When I was a child, more than anything I wanted to live in Yosemite National Park. I got the idea from my favorite book, Michael and Anne in Yosemite Valley, by Ansel Adams. The photos in the book are of course spectacular, and the simple story about Adams' children living in Yosemite was compelling to my five-year old self. The children explore and play in the Valley until one day, a thunderstorm comes along, forcing them to run for their lives. They make it home in the nick of time before the rain could wash them away, at least that's the way I imagined it. From my vantage point in the safe Bay Area suburbs, their adventures beckoned.
I remember my own family's first trip to Yosemite. The park was sufficiently undeveloped at the time that we had to get out of the car to remove boulders from the dirt road leading into the campground. My sister and I ran and played just like Michael and Anne did, exploring every nook and cranny until the sun got low and our parents called us back.
I don't remember any thunderstorms during that trip, but I have since experienced many when backpacking the High Sierras. There is nothing like a clap of thunder and a flash of lightening in the mountains to remind me I am only a tiny part of this grand universe. I have never been washed away by the rain that follows like I imagined Michael and Anne might, but am always reminded that respect for nature is a principle true to my heart. I enter the high country full of myself, and come away humbled.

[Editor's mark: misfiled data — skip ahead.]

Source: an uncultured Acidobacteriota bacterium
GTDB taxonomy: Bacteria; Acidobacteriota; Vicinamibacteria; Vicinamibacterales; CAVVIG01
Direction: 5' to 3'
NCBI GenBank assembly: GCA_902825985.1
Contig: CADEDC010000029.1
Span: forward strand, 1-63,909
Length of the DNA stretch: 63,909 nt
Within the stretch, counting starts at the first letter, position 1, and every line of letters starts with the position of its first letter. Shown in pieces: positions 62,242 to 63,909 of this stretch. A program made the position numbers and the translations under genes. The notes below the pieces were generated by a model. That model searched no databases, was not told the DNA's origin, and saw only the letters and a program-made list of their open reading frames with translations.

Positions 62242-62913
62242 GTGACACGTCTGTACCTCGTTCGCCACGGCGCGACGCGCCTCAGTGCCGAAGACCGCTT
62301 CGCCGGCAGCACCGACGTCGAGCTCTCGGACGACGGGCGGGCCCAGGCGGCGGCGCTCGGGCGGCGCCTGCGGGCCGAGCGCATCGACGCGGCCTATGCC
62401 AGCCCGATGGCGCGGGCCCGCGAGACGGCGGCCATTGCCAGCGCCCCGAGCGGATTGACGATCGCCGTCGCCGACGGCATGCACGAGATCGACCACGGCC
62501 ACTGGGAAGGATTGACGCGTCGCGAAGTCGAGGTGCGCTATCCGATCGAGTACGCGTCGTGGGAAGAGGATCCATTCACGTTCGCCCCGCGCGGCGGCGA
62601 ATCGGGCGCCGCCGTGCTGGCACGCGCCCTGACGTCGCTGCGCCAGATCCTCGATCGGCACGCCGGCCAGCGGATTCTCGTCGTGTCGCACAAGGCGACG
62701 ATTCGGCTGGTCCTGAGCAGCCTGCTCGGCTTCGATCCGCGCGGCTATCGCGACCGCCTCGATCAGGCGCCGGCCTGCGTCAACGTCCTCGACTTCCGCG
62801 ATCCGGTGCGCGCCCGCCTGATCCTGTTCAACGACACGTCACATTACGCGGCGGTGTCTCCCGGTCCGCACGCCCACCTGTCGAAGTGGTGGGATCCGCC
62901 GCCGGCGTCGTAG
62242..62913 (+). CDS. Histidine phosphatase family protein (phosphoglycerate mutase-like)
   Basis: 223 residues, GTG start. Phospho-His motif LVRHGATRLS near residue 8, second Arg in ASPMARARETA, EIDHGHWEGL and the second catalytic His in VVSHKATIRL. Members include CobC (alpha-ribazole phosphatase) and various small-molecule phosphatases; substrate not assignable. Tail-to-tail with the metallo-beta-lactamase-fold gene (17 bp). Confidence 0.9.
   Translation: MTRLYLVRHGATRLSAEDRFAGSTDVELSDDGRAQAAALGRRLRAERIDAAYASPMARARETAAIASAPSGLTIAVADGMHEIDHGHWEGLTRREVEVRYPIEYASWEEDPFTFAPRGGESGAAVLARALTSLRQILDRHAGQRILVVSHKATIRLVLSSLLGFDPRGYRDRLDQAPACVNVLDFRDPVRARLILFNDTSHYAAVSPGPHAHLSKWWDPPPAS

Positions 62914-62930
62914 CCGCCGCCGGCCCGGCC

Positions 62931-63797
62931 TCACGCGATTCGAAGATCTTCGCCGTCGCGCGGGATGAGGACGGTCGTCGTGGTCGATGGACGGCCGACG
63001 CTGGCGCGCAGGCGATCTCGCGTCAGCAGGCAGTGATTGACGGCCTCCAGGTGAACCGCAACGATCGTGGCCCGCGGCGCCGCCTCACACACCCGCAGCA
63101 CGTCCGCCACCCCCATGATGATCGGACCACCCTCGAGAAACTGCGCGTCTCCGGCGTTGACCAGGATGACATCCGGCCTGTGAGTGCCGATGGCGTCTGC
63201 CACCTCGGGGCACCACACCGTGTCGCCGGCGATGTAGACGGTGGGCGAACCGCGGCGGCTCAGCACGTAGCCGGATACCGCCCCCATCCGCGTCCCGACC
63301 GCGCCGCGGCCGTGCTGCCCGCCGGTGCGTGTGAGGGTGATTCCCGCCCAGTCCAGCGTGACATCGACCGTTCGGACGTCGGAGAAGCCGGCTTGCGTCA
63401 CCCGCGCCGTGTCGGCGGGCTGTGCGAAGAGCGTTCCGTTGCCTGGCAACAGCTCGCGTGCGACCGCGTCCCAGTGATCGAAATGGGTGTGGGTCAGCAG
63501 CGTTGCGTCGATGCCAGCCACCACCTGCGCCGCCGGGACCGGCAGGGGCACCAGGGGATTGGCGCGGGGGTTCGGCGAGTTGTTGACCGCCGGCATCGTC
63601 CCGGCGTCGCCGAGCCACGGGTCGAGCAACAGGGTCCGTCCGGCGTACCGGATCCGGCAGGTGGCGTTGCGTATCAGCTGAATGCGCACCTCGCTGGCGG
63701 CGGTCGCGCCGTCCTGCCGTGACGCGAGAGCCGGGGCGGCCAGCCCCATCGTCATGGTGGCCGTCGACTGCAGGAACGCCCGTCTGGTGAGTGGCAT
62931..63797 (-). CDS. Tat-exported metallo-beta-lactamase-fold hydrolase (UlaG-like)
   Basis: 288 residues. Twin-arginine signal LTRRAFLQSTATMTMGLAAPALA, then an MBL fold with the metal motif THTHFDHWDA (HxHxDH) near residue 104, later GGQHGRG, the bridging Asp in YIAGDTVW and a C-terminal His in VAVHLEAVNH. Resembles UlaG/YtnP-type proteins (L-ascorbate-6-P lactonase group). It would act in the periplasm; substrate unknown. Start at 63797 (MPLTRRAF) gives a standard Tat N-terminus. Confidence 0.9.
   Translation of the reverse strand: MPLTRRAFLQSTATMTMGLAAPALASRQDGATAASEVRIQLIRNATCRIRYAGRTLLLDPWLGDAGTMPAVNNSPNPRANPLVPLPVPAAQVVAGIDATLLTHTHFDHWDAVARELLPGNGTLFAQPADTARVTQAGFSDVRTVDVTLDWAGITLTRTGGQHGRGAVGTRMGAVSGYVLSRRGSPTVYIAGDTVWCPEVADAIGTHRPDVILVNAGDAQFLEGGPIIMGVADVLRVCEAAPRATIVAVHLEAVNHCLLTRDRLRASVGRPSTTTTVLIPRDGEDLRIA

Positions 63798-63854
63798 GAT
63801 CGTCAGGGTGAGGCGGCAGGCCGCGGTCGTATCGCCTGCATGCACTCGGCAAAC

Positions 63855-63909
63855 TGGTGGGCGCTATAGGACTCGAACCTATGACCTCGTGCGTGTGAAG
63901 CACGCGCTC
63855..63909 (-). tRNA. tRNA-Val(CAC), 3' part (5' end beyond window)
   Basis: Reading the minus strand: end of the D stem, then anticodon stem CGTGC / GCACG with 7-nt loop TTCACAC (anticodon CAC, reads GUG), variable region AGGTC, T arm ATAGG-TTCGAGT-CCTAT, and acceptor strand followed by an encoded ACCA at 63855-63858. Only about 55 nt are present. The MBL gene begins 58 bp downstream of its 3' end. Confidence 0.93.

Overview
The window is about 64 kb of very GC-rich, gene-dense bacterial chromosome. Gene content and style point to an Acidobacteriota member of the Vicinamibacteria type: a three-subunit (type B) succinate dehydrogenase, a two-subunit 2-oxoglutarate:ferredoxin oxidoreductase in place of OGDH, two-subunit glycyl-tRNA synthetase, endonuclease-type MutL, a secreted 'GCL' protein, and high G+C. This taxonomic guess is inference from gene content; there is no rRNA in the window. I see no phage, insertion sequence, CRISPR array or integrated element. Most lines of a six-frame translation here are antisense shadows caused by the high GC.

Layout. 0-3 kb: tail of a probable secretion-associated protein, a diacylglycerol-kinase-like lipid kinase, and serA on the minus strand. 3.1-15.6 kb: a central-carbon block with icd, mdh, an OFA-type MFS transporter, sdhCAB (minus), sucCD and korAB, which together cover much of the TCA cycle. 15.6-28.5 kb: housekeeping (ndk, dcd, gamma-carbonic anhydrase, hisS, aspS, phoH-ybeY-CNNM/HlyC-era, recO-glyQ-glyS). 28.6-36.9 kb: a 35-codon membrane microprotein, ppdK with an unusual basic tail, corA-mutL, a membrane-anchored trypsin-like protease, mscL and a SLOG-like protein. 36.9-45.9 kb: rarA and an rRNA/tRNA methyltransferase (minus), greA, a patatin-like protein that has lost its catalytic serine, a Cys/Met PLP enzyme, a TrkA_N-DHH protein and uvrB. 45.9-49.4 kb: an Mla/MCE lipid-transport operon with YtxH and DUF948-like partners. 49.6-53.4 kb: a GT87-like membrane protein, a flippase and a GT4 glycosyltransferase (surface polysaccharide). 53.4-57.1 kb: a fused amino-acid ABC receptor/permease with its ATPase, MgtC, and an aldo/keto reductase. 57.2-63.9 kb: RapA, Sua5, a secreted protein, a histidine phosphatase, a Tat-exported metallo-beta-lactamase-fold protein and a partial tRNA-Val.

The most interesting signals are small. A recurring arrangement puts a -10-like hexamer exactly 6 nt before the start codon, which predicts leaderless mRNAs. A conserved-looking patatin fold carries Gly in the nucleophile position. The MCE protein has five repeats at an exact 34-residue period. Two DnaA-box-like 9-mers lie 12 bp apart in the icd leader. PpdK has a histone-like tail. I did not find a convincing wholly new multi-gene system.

My favorite childhood book now sits in a box in my sister's house. I looked at it recently and realized we didn't treat Yosemite with the respect it deserves. Red and blue scribbles adorn the pages next to the photos of Half Dome and Bridal Veil Falls, a far from humble testament to my ego centered five-year old view of things. It was in growing up and experiencing the real Yosemite and other wild places that I learned to care deeply about the planet and in doing so, try my best not to scribble it up.
With a Perspective, I'm Carol Arnold.